A few weeks ago, as I was chopping onions with my adult host sister, she said something out of the blue that caught me by surprise.
“At the end of the month, we’re going to finish the house.”
“Wait, it’s not finished?” I asked, confused. Sure, the majority of the rooms are unpainted, the exterior is raw cinderblock and we don’t have the walled-in courtyard/patio area in front of the house that most of our neighbors have, but the family’s been living here. I just accepted the fact that our house was not as luxurious as some others and assumed that was that. But this is Senegal, and where construction starts and stops as money comes and goes, completion vs. livability of a house is not so black-and-white.
Fast forward to today. Just after breakfast, a troop of construction workers descended on the house. Some connected a hose to the spigot and began making bricks with sand and cement. Others came bearing plumbing and started chipping up concrete to put a showerhead in the outhouse (no more bucket showers for this kid!) There are toilet seats and a stainless steel sink sitting in the hallway, waiting to be installed. There are plans to make a courtyard, to get a more secure front door, to paint, to buy a table to eat and do homework at. And at the rate these guys are working, it’ll be a whole new house in no time.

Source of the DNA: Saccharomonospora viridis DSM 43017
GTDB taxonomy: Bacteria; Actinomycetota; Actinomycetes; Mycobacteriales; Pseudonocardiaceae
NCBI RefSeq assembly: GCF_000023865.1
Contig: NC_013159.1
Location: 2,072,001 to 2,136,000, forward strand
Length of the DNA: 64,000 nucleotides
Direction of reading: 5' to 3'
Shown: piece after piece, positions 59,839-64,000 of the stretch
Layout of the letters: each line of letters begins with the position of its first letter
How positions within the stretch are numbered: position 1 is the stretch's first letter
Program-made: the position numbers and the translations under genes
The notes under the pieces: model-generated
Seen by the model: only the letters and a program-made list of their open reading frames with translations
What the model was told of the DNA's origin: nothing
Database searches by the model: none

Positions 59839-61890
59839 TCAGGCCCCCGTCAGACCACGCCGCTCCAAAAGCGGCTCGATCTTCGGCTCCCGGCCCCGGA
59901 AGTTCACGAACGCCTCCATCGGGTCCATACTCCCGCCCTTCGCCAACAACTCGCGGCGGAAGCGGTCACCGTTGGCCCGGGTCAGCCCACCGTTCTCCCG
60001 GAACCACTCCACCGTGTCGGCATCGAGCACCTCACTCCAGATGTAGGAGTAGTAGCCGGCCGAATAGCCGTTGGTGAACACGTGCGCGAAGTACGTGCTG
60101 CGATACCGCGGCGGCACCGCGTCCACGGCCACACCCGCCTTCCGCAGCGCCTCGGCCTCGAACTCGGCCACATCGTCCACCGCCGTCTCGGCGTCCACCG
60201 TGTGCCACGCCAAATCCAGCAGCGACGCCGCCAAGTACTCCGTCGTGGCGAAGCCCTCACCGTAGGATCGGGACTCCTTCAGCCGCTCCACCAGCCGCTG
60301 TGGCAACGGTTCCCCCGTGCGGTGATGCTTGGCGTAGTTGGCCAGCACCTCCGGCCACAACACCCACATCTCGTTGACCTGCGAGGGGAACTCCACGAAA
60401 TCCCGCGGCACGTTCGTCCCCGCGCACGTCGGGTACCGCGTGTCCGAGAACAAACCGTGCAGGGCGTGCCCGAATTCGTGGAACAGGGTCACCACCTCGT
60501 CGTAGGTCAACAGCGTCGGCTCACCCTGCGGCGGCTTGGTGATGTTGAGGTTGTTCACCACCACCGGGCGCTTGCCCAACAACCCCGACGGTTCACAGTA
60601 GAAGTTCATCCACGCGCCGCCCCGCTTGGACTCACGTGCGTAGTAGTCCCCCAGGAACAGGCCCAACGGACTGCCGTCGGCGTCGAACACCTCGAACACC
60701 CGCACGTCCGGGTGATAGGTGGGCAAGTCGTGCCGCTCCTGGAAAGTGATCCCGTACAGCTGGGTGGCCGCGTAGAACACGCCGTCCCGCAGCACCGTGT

Honestly, I’m glad these improvements weren’t here when I arrived. Right now, the family and I are like kids at Christmas, but if all these things were here before I was, I would have taken them all for granted. I learned to be content with my “unfinished” house, so my “finished” one will seem all the more grand in comparison. Even after the updates, this place won’t be as cushy as the typical American home, but when you’re used to running back and forth to the outdoor spigot while cooking, it’s amazing how lavish a simple kitchen sink feels.